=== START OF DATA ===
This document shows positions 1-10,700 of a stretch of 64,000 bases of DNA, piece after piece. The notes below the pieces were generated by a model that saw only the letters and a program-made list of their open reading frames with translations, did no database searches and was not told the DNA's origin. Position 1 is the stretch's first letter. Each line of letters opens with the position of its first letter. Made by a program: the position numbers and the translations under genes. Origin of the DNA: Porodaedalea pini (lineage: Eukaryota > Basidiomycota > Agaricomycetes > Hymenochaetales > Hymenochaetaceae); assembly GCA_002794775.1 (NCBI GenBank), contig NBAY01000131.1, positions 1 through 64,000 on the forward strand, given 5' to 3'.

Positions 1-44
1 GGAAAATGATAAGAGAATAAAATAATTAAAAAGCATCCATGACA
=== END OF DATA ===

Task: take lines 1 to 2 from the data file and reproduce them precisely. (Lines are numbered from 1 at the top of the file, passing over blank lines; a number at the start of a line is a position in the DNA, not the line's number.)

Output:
This document shows positions 1-10,700 of a stretch of 64,000 bases of DNA, piece after piece. The notes below the pieces were generated by a model that saw only the letters and a program-made list of their open reading frames with translations, did no database searches and was not told the DNA's origin. Position 1 is the stretch's first letter. Each line of letters opens with the position of its first letter. Made by a program: the position numbers and the translations under genes. Origin of the DNA: Porodaedalea pini (lineage: Eukaryota > Basidiomycota > Agaricomycetes > Hymenochaetales > Hymenochaetaceae); assembly GCA_002794775.1 (NCBI GenBank), contig NBAY01000131.1, positions 1 through 64,000 on the forward strand, given 5' to 3'.

Positions 1-44